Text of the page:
By Ruth Seeley
Oh, for the good old days just after the turn of the century (2001), when the capacitor shortage from the peak of the Dotcom boom was easing. Component double-booking and multi-year strategic supply agreements signed to stabilize prices and ensure predictable delivery meant the capacitor shortages of the year before were old news. Prices fell by more than 60% and suppliers reduced lead times from six months to six weeks or less.
But then there was another capacitor shortage in 2008.
The reason this keeps happening is twofold. Naturally, it’s all about supply and demand. The single biggest factor impacting supply is pricing. While production has doubled, market value has remained the same, and without the possibility of increased profits, manufacturers don’t have the incentive to increase supply. Meanwhile, entire production lines of capacity are being allocated by manufacturers to their largest customers. While some manufacturers are increasing production and raising prices, this doesn’t happen overnight. Rather, it is a process that can take up to a year.
Driving the shortage is increased consumer demand in the smartphone, portable computing and automotive sectors and the design technologies involved. Internal combustion engines use about 1,000 to 2,000
multilayer ceramic chip capacitors (MLCCs,) while new electric and autonomous vehicles may use as many as 22,000. The iPhone X uses twice as many MLCCs as the iPhone 6s.
Market demand for MLCCs began to exceed supply in late 2017, but the great capacitor shortage of 2018 was initially masked by high inventory levels that lulled OEMs into a false sense of security – until they started placing orders only to find them often back ordered not once, but twice. Lead times by fourth-quarter 2018 were as high as 40 to 60 weeks for MLCCs and aren’t expected to ease for at least another year – perhaps not even for another five.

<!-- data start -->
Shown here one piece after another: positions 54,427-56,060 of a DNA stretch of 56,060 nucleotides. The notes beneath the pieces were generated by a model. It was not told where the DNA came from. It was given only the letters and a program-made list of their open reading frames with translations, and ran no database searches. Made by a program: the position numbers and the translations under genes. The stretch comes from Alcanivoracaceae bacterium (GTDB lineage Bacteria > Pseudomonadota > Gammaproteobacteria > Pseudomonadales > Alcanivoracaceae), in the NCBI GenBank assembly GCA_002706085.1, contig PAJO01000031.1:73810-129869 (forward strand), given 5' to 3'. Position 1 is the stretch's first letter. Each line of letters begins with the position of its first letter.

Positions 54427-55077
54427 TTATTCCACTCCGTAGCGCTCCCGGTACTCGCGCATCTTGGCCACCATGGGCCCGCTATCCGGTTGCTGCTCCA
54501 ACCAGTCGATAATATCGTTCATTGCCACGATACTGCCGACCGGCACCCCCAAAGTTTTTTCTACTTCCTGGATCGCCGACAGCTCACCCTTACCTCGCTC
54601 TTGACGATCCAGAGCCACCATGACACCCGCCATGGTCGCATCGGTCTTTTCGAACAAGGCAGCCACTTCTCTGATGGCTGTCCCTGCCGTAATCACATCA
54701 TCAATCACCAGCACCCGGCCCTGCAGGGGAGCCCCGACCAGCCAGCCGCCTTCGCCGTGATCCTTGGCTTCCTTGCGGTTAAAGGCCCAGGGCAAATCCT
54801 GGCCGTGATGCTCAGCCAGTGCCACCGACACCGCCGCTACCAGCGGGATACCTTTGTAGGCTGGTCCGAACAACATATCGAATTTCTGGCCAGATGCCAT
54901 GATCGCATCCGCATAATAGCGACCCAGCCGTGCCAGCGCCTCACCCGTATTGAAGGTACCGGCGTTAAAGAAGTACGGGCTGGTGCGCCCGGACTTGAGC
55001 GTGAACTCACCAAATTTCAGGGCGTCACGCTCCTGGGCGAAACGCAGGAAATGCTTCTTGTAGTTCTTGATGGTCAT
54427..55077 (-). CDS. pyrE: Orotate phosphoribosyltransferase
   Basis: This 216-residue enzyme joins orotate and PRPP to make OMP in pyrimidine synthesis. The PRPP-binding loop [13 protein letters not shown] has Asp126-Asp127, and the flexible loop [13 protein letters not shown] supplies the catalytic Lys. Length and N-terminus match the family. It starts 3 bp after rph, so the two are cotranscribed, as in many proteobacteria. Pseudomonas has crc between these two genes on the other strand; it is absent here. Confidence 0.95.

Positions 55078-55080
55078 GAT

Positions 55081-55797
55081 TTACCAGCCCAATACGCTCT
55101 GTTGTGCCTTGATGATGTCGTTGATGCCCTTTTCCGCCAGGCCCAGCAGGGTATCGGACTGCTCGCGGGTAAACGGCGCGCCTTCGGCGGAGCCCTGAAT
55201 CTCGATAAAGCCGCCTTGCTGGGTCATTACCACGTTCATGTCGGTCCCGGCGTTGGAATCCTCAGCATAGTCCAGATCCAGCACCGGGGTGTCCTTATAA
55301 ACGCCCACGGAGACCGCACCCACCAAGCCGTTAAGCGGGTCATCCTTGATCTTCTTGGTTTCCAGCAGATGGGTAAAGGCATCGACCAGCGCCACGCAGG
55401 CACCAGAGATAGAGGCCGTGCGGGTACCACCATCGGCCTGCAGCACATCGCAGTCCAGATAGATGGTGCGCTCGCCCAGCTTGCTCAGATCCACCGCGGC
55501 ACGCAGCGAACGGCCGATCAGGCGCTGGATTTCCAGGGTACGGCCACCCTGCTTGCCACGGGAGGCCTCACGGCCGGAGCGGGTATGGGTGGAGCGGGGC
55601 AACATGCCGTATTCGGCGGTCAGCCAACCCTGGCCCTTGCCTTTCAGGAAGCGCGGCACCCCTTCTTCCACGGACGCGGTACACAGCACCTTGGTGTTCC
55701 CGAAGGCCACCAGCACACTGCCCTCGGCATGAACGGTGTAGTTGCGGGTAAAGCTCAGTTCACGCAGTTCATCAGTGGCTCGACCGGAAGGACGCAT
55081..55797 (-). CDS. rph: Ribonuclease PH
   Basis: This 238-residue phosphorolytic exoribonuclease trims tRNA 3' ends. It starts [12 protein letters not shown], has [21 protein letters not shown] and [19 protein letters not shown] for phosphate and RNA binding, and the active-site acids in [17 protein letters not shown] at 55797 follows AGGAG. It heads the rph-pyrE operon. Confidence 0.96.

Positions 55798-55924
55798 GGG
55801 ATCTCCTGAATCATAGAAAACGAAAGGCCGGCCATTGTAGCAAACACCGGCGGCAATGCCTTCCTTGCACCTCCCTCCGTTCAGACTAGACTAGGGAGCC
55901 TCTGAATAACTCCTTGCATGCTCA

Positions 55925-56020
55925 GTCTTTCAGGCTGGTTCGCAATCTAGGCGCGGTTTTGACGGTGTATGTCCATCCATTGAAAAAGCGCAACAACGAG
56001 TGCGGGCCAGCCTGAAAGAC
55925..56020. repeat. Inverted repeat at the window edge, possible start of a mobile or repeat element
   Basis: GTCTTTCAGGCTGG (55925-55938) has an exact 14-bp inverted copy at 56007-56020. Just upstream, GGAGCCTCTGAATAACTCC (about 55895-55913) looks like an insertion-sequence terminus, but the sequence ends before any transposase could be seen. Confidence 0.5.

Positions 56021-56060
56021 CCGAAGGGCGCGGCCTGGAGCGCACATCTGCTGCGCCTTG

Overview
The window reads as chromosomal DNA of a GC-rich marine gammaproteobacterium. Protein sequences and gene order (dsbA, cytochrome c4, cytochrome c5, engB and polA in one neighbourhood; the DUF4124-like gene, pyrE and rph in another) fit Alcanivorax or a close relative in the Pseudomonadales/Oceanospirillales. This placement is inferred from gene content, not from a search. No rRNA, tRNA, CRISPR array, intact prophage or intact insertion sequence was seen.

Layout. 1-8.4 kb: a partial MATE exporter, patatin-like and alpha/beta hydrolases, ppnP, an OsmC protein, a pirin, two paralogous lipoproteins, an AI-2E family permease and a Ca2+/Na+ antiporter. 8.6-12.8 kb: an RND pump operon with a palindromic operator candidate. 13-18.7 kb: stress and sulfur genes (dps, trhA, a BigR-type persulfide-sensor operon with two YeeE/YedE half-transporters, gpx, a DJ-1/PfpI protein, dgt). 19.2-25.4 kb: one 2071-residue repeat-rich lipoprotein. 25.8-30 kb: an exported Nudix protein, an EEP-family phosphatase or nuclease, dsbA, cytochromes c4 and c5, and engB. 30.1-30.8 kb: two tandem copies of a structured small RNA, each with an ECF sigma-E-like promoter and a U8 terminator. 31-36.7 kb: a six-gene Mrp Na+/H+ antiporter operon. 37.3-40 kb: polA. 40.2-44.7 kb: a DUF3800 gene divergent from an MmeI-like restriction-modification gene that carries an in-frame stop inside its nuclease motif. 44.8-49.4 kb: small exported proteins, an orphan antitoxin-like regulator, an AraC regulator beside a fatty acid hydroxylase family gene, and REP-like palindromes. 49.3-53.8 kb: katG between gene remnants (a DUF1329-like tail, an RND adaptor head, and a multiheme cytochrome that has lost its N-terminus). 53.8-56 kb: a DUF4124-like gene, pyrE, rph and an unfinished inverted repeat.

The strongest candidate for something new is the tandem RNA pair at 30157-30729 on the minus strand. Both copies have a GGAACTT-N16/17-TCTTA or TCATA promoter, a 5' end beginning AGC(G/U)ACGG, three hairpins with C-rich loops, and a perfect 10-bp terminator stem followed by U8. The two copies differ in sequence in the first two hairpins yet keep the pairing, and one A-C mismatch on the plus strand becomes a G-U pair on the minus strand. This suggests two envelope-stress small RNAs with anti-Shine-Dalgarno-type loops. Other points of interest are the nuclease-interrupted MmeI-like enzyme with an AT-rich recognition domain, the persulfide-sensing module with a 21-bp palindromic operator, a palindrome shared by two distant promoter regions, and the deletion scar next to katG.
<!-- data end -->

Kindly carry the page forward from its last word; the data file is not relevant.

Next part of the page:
So, how can OEMs cope?
Here are some suggestions.
If a minor redesign is a possibility, using two lower-value capacitors in parallel could work, as could using a larger and more available package size with greater capacitance.
A more major redesign, using a different type of capacitor – tantalum or aluminum polymer or SMD film chip rather than MLCC – can also be viable, although developers will have to take voltage rating, resonance frequency and size, capacitance, equivalence series resistance (ESR) and leakage current into account when redesigning.
Perhaps the single biggest step OEMs can take to avoid capacitor supply shortage is to increase cooperation and communication between procurement and design departments. If designers consult with procurement before designs are complete, there will be more time to identify alternatives for parts in short supply and modify designs if necessary.
Limiting exposure to high capacity ceramics, especially in areas where competition is limited, with alternate reference designs is a strategy for consumer AV, lighting, power supply, industrial and some traditional (internal combustion engine) automotive lines.
Trade organizations such as the European Passive Component Institute (EPCI) and manufacturers like Panasonic and Kemet are providing white papers and guides to capacitor substitution that can help with design modification. Other tips for dealing with a shortage include placing orders early and avoiding the grey market. Product failures and re-work costs won’t help any OEM’s ultimate bottom line or reputation. Capacitor consumers who stockpiled tantalum capacitors in 2017 and 2018 and are willing to work on design workarounds to allow them to use tantalum rather than ceramic capacitors may be in the best possible position to withstand ongoing MLCC shortages.
About the Author:
Ruth Seeley writes from Ottawa about technology, the book and cannabis businesses, and the politics of food production.